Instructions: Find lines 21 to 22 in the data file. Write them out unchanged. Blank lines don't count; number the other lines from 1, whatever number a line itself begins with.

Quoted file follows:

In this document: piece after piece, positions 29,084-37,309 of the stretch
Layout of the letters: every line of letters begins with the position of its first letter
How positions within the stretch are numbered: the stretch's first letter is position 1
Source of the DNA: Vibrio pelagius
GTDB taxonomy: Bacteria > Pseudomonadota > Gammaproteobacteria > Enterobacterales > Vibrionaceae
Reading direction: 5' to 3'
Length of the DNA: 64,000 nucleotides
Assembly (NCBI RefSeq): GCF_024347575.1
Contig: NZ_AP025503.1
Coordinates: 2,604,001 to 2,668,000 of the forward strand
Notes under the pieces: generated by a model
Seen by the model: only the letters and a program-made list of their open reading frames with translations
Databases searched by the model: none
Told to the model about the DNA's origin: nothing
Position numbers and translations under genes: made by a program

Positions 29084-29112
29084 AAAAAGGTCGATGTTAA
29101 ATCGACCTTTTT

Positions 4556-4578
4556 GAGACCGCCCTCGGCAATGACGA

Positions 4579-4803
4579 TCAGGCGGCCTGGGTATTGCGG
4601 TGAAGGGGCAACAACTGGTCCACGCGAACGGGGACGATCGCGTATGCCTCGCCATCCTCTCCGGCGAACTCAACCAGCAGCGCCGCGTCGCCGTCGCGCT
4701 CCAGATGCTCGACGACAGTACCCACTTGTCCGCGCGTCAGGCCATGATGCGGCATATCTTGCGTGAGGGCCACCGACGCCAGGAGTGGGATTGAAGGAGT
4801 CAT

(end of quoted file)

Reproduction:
Positions 4579-4803
4579 TCAGGCGGCCTGGGTATTGCGG